Through October 12, Emergency Nurses Week takes place across the nation. Emergency nurses make a difference in the lives of patients and their fellow team members every day, and the Emergency Nurses Association has dedicated this week as a way of recognizing their work to improve the health of communities.

Capital Medical Center salutes its two dozen emergency nurses (and dozen ER nursing team members!) who, 24/7/365, provide vital, life-saving care to our community – words cannot express our appreciation for all you do every day!

As you can imagine, Emergency Nursing has been a profession for centuries. As hospitals became more popular in the 1800s, a natural growth in emergency care took place. In fact, the first iteration of an emergency department was originally called the “First Aid Room.”

Originally, nurses only dressed wounds, applied eye ointments, treated minor burns with salves and bandages, and provided care to patients with minor illnesses (colds and sore throats). The rule of thumb was first in, first served – but in cases where people were in more need of emergency care than others, situations became more intolerable, and one of the greatest medical developments came into perspective: triage.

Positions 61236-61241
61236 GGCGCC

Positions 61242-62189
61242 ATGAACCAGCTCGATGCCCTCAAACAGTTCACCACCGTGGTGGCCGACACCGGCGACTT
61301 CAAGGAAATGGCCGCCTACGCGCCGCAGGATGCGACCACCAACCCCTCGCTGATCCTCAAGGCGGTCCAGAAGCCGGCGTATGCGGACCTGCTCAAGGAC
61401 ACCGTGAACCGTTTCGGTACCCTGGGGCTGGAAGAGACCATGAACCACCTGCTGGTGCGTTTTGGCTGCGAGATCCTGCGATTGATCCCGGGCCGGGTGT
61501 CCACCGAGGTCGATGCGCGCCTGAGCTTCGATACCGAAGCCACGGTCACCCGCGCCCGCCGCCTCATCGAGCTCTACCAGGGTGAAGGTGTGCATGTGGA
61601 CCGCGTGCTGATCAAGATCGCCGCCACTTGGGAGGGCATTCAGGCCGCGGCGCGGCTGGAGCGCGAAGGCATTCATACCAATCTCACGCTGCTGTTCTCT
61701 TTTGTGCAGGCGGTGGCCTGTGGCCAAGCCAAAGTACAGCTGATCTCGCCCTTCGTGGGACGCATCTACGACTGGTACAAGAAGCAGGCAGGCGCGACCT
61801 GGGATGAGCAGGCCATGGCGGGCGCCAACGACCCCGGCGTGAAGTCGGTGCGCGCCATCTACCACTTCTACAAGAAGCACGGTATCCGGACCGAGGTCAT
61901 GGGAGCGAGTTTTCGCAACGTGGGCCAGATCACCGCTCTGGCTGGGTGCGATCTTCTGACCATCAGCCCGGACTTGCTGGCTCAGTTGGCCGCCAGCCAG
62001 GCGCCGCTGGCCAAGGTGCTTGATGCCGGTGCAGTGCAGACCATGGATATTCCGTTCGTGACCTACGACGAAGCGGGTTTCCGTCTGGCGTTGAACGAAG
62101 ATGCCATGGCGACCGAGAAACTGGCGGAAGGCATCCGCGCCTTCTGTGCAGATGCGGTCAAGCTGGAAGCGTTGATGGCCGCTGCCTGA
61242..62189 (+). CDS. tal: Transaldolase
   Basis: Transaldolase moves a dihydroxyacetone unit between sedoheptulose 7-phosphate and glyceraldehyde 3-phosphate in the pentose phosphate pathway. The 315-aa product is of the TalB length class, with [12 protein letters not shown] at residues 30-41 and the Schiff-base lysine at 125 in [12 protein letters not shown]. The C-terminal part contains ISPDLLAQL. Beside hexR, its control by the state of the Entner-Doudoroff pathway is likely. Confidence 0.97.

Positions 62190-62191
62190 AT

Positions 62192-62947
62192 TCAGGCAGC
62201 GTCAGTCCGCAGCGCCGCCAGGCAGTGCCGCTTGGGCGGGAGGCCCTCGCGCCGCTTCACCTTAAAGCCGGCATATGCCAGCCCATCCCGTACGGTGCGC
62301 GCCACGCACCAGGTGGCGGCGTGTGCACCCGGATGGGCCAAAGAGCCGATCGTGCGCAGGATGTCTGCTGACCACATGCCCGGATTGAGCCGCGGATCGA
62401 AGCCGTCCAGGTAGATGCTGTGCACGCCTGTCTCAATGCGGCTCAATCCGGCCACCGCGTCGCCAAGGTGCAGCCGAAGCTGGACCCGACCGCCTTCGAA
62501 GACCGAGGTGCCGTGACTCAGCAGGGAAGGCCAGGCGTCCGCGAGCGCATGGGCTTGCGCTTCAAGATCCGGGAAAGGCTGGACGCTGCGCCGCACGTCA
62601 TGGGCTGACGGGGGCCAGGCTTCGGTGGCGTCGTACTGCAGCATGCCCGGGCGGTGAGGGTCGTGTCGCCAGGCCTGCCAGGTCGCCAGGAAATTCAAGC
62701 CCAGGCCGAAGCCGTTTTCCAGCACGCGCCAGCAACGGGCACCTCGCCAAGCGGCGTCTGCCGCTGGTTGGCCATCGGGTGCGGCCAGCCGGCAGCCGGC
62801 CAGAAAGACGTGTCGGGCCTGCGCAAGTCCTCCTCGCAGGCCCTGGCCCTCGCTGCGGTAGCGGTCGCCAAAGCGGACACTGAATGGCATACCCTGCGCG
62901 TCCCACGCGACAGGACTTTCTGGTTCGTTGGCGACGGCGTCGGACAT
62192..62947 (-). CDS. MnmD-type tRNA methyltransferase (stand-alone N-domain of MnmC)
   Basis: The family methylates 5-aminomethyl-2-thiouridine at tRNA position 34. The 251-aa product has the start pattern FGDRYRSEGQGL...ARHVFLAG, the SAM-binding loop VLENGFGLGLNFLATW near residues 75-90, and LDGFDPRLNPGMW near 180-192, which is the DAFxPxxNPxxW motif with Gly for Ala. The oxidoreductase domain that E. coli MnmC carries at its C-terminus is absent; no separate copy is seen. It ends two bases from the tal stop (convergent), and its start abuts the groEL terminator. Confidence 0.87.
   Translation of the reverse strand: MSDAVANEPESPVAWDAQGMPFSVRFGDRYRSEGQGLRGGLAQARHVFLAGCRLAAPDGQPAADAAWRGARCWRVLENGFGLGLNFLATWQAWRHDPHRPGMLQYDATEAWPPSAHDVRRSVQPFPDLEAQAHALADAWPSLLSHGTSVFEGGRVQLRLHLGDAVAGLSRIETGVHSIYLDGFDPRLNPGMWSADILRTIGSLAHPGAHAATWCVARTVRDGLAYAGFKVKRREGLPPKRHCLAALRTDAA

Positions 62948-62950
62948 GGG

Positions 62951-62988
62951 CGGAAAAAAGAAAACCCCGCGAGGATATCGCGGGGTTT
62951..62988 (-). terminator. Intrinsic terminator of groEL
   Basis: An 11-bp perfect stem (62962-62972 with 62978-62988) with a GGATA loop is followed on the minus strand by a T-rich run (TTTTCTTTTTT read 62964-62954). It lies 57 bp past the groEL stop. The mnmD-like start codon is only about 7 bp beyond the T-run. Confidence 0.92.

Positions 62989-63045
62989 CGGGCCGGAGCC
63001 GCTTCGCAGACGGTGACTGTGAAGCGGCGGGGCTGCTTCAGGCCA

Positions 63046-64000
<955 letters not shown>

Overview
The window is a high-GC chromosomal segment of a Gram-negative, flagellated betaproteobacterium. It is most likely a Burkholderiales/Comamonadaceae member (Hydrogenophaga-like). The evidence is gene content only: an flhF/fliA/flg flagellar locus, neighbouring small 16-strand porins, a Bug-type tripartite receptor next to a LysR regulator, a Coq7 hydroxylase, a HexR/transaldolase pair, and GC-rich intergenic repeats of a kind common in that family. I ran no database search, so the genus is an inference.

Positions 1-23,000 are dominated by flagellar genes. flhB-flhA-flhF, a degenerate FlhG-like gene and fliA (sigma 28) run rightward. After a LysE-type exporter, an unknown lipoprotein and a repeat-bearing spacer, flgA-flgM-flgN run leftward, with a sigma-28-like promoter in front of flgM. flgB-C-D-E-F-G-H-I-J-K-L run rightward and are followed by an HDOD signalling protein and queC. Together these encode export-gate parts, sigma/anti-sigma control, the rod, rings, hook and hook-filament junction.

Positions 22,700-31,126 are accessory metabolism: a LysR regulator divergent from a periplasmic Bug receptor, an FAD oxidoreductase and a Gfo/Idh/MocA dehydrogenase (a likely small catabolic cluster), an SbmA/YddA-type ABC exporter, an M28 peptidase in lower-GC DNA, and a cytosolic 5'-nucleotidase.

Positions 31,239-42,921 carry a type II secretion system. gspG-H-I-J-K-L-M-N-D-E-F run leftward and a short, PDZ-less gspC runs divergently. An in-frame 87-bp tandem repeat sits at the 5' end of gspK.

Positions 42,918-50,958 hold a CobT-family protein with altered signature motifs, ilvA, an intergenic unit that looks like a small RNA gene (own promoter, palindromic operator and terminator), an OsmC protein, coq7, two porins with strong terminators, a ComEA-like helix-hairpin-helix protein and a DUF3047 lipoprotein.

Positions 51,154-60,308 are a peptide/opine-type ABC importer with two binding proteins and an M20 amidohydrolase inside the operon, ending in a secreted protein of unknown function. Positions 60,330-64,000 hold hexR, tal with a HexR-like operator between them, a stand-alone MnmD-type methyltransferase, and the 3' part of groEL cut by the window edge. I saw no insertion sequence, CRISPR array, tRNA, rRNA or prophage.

For centuries, triage had been used in war but was not yet established in the emergency department. The first time triage was referred to during a non-disaster situation was in 1963 at Yale New Haven Hospital in Connecticut.